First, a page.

Asian economic crisis altered political landscape

By Joe Cochrane, IANS

Jakarta : On most evenings on a leafy street in the Indonesian capital's exclusive Menteng district, a running television set can be seen through the huge bay window of the biggest house on the block.

Support TwoCircles

Inside sits former president Suharto, who once saved Indonesia from an armed communist takeover in 1965 but whose ultimate legacy is a mixed bag of massive economic growth, human rights abuses and corruption. While his rise to power was subtle and crafty, his downfall three decades later was sudden and violent.

The pro-democracy demonstrators who refused to leave Jakarta's streets – and Suharto's security forces, who refused to mow them down with gunfire – certainly led to his resignation in May 1998. But the end began nearly a year before with the sudden onset of the Asian economic crisis in July 1997.

"It was a critical factor why we could bring him down," said Jusuf Wanandi, vice chairman of the Centre for Strategic and International Studies in Jakarta. "With 8 or 9 percent economic growth, despite the corruption, Suharto was able to co-opt the elite. With the financial crisis, he could not fulfil that, so we had a better chance to get rid of him."

While the crisis was mainly an economic nightmare – it forced countless banks and businesses to fold and sent millions tumbling back into poverty – it also shook the political foundations of not only Indonesia but also Southeast Asia to their core.

Ten years after the crisis, the political fallout is still unfolding in Thailand.

Former prime minister Chuan Leekpai and his Democrat Party, although not in power when the crisis struck on July 2, 1997, were assigned clean-up duty and later were faulted for being too willing to take the World Bank and International Monetary Fund (IMF) medicine of fiscal cuts, leading to a deeper recession and hundreds of bankruptcies.

Blamed for the post-crisis mismanagement, the Democrats lost to upstart business tycoon Thaksin Shinawatra in the January 2001 general election.

"They were seen by businessmen as really failing in their duty," said Chris Baker, author of Thailand's Boom and Bust. "It created that kind of space for someone like Thaksin where he could say, 'Hey, I'm new'."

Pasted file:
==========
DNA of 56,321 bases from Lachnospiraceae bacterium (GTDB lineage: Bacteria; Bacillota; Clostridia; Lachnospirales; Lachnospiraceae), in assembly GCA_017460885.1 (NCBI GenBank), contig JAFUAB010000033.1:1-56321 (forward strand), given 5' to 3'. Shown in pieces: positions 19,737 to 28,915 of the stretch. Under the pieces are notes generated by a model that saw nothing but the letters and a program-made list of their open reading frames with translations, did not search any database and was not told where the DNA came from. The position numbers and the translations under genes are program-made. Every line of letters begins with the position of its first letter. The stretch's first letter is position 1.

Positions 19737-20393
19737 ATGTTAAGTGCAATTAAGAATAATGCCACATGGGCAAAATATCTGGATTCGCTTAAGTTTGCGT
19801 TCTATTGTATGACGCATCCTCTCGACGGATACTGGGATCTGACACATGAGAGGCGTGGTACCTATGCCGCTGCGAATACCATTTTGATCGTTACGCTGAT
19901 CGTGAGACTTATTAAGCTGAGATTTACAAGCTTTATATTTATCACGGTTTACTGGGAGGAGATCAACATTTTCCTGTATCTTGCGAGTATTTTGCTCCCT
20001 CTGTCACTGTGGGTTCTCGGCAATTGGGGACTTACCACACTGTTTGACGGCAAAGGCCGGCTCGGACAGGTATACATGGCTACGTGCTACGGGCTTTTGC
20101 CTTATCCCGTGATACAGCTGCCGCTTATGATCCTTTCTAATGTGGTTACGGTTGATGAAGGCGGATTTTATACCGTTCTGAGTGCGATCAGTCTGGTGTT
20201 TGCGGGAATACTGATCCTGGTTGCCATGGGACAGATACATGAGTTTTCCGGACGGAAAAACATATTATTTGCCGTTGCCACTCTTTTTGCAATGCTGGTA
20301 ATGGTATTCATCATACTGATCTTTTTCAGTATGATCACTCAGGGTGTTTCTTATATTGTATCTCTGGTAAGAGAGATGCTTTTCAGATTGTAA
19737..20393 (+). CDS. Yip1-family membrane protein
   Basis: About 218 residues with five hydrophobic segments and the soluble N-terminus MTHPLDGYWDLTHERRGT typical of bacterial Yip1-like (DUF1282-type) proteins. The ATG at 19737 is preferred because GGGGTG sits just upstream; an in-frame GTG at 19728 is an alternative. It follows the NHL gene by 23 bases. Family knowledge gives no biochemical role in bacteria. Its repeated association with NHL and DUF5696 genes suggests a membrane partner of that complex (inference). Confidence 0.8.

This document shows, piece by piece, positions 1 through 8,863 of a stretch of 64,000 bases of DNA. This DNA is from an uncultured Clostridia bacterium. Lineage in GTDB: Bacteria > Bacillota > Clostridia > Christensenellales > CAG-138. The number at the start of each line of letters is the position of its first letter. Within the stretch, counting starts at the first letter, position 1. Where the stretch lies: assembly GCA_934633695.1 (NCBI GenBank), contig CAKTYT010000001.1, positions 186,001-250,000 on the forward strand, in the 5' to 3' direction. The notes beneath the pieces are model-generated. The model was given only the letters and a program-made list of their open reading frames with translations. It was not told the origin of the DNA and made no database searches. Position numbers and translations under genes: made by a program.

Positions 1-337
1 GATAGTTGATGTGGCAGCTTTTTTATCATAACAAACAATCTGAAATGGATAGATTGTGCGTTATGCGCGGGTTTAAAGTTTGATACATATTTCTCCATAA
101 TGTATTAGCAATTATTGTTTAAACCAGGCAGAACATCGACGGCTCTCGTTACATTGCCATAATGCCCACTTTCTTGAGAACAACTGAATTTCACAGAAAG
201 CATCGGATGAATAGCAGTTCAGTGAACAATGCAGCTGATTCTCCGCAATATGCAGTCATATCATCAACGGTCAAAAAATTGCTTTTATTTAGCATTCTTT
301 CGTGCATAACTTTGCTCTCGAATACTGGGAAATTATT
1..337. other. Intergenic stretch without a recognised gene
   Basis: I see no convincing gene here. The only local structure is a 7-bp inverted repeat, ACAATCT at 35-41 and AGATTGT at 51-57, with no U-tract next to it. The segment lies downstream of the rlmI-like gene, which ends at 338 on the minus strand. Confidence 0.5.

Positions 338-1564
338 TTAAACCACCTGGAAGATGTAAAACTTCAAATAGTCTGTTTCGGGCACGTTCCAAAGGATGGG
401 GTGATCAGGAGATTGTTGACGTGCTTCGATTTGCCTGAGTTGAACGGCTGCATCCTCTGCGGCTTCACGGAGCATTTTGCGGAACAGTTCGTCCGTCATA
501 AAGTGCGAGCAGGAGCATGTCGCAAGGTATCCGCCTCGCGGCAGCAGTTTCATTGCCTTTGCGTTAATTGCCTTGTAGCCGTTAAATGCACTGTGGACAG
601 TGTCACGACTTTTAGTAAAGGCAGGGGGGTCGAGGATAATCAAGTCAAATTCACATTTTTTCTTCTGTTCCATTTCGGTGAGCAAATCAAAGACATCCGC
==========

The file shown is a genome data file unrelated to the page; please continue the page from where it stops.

The Thaksin saga continues today. While he returned Thailand to its place as one of the region's top economies, he also ran roughshod over democratic institutions, the media and human rights. He was ultimately ousted in a military coup in September while travelling abroad and now faces corruption charges back home.

Thailand, now under a military-appointed administration, is drafting a new constitution and preparing for new elections on Nov 25.

Malaysia also saw a prominent political figure go down – and to prison. Long-serving prime minister Mahathir Mohammed had a very nasty and public falling out with his one-time heir apparent, deputy premier Anwar Ibrahim.

While Anwar publicly disagreed with Mahathir's decision to reject a controversial economic bailout from the IMF during the crisis, the rivals were already battling over control of Malaysia's ruling United Malays National Organization and thus the prime minister's seat.

Both men had large business patrons, but Anwar was amassing huge grassroots support, through which he could mount a challenge for the premiership more quickly. Ultimately, Mahathir won out, and Anwar was arrested, tried and convicted on sodomy and corruption charges.

The economic crisis "was one of many issues", political analyst Terrence Gomez said. "Mahathir was already trying to stem Anwar's ascendancy. There was a power struggle already, and then when the crisis occurred, there were differences over (which corporations) should be saved and which should be bailed out."

Gomez added that the legacy of the crisis in Malaysia today is that the state has much larger control over publicly listed companies and Mahathir's relentless moves to concentrate more power in the executive branch remains.

Like in Thailand, voters in the Philippines went with new political blood after the economic crisis despite economic reforms put in place by outgoing president Fidel Ramos. They elected former screen idol Joseph Estrada.

But Estrada was ousted in a military-backed mass uprising in 2001 after being impeached on corruption allegations. Perhaps in a delayed reaction to the 1997 crisis, Estrada's ouster actually sparked calls for political reform in the Philippines.

Current President Gloria Macapagal Arroyo and other politicians have proposed a shift to a parliamentary form of government from the presidential system. On the other hand, democracy groups called for electoral reforms, mainly the automation of elections in the country, to minimize cheating after vote-rigging allegations against Arroyo.

The political landscape in South-East Asia's main economies, aside from Singapore, is far different today than 10 years ago. On the other hand, minnows such as Cambodia, Myanmar, Laos and Vietnam, given their authoritarian regimes, remain unchanged.

But that hasn't stopped some analysts from contending that the 1997 crisis, besides forcing painful economic reforms, also resulted in political changes.

"The whole region is not wholly democratic," Wanandi said. "If there's a movement, there's not one straight line for democracy, but since Indonesia is 45 percent of the region, it's a big prize. If we can sustain that (democracy), it will be the model for the region."